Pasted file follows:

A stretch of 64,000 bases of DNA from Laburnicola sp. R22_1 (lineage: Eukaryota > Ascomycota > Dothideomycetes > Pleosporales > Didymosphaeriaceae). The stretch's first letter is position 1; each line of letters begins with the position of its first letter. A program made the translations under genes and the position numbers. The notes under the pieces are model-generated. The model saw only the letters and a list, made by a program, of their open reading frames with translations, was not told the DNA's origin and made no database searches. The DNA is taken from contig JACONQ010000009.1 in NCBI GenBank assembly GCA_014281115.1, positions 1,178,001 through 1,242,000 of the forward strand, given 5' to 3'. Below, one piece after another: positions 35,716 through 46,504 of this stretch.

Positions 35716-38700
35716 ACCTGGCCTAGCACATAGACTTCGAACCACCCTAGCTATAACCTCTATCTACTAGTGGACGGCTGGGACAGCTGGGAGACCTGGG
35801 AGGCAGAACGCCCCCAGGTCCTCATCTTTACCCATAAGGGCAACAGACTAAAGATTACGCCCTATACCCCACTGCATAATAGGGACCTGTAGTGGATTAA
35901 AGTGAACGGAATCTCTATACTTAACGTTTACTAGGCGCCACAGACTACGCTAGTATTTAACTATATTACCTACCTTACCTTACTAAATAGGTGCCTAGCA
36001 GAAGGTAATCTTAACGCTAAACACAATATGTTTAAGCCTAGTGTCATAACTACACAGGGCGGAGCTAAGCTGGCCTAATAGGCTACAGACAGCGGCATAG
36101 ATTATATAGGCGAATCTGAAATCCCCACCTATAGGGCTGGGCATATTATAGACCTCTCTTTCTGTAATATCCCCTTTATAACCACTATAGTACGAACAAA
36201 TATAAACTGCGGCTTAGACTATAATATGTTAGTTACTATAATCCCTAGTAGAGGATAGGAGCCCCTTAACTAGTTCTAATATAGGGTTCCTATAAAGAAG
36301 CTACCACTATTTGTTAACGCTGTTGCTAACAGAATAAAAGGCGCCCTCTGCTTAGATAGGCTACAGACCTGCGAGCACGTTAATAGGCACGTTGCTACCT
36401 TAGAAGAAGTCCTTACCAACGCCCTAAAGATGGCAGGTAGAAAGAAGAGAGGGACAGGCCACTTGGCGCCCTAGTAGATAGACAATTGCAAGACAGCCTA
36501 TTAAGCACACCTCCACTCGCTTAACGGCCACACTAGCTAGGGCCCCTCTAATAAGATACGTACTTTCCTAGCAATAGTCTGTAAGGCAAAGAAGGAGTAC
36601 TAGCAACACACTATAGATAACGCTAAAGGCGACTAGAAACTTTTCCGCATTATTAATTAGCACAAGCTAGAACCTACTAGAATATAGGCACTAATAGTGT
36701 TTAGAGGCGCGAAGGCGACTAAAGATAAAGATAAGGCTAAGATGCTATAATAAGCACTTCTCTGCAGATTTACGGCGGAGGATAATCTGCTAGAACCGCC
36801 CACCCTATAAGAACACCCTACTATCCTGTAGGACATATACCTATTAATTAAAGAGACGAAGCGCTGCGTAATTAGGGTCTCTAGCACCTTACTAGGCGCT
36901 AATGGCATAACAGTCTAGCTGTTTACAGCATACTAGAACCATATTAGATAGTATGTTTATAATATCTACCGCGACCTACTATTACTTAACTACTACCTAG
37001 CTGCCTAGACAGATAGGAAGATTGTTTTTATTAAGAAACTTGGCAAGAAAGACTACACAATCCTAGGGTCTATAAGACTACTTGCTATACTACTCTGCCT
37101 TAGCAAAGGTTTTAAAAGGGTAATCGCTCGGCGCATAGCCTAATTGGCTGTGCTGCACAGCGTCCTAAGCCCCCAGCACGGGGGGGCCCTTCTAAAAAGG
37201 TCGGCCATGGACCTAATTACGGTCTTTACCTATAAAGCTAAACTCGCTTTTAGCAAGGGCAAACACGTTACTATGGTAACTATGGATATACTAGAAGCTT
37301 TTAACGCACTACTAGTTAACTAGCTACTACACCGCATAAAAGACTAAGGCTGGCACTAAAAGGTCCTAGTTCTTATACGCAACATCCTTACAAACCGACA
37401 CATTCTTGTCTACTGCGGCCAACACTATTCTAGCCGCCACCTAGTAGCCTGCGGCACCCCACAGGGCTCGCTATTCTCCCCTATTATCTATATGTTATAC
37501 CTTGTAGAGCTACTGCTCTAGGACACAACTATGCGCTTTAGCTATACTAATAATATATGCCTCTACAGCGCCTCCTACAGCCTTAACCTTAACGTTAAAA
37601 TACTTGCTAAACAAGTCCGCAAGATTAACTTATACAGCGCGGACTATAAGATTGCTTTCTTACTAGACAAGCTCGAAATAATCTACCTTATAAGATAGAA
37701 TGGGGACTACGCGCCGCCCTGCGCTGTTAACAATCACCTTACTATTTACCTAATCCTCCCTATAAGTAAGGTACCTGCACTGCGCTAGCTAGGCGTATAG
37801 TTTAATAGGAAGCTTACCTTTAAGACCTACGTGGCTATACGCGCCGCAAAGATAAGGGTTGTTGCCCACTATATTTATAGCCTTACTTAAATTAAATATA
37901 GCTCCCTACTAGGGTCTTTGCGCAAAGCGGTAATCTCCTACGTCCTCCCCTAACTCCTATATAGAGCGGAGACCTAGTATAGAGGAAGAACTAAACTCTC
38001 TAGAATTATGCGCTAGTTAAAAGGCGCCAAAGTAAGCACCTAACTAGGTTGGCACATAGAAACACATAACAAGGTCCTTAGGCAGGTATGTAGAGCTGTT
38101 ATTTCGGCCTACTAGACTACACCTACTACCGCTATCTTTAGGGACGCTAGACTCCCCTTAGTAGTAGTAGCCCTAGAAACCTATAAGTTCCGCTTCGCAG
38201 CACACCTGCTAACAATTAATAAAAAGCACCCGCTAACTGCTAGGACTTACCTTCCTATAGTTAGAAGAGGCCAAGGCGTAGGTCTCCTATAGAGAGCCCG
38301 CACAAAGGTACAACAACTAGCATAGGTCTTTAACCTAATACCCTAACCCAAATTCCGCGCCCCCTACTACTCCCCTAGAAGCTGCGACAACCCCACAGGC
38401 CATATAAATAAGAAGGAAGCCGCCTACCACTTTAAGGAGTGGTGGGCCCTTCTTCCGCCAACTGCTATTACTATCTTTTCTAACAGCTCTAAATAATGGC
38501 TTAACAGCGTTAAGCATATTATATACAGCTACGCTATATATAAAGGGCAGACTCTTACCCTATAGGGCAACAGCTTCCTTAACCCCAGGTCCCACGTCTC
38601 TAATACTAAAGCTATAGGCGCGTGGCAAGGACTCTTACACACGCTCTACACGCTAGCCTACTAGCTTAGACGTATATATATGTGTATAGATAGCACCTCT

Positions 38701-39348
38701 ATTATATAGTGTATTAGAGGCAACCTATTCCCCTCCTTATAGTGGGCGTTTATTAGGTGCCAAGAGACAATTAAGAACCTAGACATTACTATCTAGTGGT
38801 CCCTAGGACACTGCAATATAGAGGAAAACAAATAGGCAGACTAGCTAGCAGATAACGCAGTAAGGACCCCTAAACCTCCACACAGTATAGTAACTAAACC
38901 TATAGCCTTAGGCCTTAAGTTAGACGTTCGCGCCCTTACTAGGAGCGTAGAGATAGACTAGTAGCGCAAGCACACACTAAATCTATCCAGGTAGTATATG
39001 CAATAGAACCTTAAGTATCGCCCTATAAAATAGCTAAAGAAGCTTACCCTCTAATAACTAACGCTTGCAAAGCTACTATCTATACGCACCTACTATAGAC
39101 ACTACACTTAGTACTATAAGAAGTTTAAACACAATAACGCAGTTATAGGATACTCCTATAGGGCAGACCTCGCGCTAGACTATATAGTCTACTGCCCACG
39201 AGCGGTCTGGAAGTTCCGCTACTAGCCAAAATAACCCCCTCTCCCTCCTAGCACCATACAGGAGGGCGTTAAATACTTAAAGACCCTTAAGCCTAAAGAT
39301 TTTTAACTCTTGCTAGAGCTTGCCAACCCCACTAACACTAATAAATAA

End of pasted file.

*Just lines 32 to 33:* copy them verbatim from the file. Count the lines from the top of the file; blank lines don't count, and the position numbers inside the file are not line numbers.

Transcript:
38601 TAATACTAAAGCTATAGGCGCGTGGCAAGGACTCTTACACACGCTCTACACGCTAGCCTACTAGCTTAGACGTATATATATGTGTATAGATAGCACCTCT

Positions 38701-39348